Three Questions Leaders Must Ask To Promote A Vibrant Culture.

With the guidance of a moral leader, disparate components unite to form an entire system that gets more robust and more vibrant and results in collaboration, creativity, and prosperity.

The fog is lifted. The rain stops. The roaring wind slows down to become a relaxing breeze. With time, the most violent affronts to nature will eventually fade away.

Does it mean that dissipation can be an excellent thing? It’s only sometimes the case. We don’t want our physique, investment, or assets to disappear. We can enjoy clear skies and go back to outdoor activities; however, resource depletion makes us vulnerable to circumstances and predators.

Can you do this both ways?

While the term dissipation is a description of unwinding or weakening, the dissipation property can manifest itself as strength, growth, and renewal. Therefore, this week’s update of the Ethical Lexicon:

Dissipative (dis*si*pa*tiveor ‘di-s@-‘,pa-tiv) adjective

Dissipation’s property is contained, breaking down, and releasing components or resources.

Entropy is a law that teaches that the energy needed to keep an orderly system constantly decreases as energy levels drop, as does its strength and shape, as seen in regular weather patterns, such as rain and wind.

A dissipative system, however, is a distinct thermodynamically active phenomenon, constantly changing energy and matter. A whirlpool, a tornado, and waves are all dissipative forms that maintain their condition and shape by replacing their constituent parts. In a paradox, they are stable and dynamic.


Human beings are also dissipative. Our bodies are constantly producing new cells to replace dying ones. In the course of seven or 10 years, substantial parts of our bodies are entirely different from what they used to be.

This should prompt us to think: What exactly is our identity? We are more significant than the molecules that make up our blood and flesh. We constantly transform with a static appearance as a constant transformation occurs inside us. Every one of us is the wave that rolls along the shore and breaks against the beach without breaking up.

It is believed that the Hebrew words for “waves” are a gal that comes from the same source Gilah, which means the pleasure of discovery. There is no greater satisfaction than living in a continuous state of creation. The feeling of unlimited possibilities grounded in reality can only unleash a torrent of unbridled joy.

Human beings aren’t meant to exist merely. We are designed to grow in our development and advance forward while remaining on our own. As Bob Dylan sang:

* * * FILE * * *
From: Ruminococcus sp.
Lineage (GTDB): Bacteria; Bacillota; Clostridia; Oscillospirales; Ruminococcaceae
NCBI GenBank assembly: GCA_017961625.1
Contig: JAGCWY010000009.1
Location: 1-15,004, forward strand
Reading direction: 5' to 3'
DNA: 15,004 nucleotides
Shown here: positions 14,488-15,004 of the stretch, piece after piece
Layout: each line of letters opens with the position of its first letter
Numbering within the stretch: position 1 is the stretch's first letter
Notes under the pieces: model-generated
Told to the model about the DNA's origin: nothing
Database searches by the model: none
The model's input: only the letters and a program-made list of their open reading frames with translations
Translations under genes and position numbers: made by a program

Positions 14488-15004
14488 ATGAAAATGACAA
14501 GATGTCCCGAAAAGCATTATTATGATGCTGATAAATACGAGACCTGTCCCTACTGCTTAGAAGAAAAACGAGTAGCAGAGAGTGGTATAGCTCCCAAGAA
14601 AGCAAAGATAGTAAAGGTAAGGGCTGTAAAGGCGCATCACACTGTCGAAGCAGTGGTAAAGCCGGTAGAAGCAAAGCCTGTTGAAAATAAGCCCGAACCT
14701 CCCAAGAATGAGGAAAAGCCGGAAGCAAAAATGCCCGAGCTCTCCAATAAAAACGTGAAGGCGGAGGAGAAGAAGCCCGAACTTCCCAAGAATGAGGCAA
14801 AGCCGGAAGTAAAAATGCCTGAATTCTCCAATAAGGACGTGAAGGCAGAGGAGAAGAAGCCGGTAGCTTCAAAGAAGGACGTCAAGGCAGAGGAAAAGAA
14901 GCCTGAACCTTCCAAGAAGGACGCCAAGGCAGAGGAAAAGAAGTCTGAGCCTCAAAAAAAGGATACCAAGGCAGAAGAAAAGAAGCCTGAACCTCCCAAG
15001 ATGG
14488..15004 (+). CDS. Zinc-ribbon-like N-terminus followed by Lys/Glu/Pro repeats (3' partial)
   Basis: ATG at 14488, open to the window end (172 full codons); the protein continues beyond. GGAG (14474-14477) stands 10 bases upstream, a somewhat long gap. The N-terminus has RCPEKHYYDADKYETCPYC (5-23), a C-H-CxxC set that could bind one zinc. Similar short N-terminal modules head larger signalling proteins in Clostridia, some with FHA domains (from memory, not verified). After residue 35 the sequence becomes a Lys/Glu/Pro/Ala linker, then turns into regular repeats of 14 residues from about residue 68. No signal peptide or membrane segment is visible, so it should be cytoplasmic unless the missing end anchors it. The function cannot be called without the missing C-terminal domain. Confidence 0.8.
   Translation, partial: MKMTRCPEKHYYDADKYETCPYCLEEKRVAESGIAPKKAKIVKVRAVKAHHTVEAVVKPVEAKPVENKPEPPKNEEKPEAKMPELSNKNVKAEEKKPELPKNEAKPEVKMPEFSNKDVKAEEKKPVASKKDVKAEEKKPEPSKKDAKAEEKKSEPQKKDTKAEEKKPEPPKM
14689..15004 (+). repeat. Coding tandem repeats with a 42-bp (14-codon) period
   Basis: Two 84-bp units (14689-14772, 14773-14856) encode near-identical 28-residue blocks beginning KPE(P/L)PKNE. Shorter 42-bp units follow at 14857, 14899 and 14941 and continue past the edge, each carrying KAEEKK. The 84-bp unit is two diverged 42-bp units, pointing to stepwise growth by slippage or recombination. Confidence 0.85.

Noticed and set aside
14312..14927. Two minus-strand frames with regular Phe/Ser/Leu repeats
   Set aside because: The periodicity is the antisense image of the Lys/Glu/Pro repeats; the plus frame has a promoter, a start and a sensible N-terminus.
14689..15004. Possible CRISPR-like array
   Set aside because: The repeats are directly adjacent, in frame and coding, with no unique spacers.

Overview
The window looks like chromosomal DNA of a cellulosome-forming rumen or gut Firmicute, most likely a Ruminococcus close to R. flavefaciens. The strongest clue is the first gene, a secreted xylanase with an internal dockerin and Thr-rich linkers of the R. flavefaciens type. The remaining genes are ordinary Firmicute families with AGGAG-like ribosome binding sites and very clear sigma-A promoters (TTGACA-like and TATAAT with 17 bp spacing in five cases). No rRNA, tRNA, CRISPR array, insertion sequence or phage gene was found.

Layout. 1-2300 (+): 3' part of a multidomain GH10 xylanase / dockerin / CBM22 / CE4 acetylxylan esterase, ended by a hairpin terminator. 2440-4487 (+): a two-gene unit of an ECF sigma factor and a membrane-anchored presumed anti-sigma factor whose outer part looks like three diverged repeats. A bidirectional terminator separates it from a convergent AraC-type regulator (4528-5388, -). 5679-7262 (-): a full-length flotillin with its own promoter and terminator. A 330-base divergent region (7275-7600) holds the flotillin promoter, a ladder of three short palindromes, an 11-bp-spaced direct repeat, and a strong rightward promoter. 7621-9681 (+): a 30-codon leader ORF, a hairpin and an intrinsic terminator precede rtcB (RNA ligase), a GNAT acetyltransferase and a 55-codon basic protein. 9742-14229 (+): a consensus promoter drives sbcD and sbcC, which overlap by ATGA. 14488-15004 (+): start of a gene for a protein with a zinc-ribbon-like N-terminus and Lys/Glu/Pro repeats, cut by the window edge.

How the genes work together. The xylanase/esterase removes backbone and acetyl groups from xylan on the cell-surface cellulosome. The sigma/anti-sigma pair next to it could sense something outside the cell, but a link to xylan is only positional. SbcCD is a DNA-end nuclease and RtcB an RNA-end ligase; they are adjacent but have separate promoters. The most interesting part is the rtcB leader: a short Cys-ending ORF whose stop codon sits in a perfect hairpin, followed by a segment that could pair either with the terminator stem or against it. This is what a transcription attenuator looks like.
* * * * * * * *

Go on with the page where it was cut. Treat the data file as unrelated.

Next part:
• From the fool’s mouthpiece comes the hollow Horn
  • It is a waste of words and a warning to be a warning
  • The man who isn’t busy being born is dead.


It’s not a novel concept. The 18th-century European spiritual leader Moses Sofer taught that we aren’t required to change who we are. We need to discover who we are. In popular culture, your goal is to develop into an improved version of the person you are.

How do you achieve this? When asked about the process that led to their most well-known sculpture of his, Michelangelo is said to have responded that David was trapped in a block of marble and waited for an idea to let him go. The ability to visualize where you want to take your next step will be the initial step toward reaching your goal.

A constant pursuit of development, improvement, and discovery is the key to living a whole life with genuine happiness and lasting success. The joy that comes from this kind of pursuit arises naturally from an ethical perspective, constantly asking: what am I doing to be more effective than what I did yesterday? How can I improve myself even more tomorrow?

This is why ethical leaders must are required to ask themselves:

  • What’s the point of my work? If your only goal is to earn money, you will not draw loyal fans or enthusiastic collaborators.
  • What have I learned yesterday that I needed help understanding the previous day? If the answer is no, you’re not paying attention to life’s lessons.
  • Have I earned the people’s trust? If your answer doesn’t read yes, it’s probably not.

An enterprise or business is a dissipative organization too. The structure either grows through positive energy generation or feeds itself until it collapses. The survival of an organization is dependent on its culture. The company’s culture is dependent on the character of the leader.

Douglas Adams observed that no raindrop was responsible for the flooding. If we think of ourselves as individuals who are not connected, our power diminishes or, worse and unfocused in ways that lead to catastrophic destruction. Under the guidance of ethical leadership, the disparate elements come together into an entire system that gets more robust and energetic, creating collaboration, creativity and success by combining the essential components into a dynamic, unified entire.

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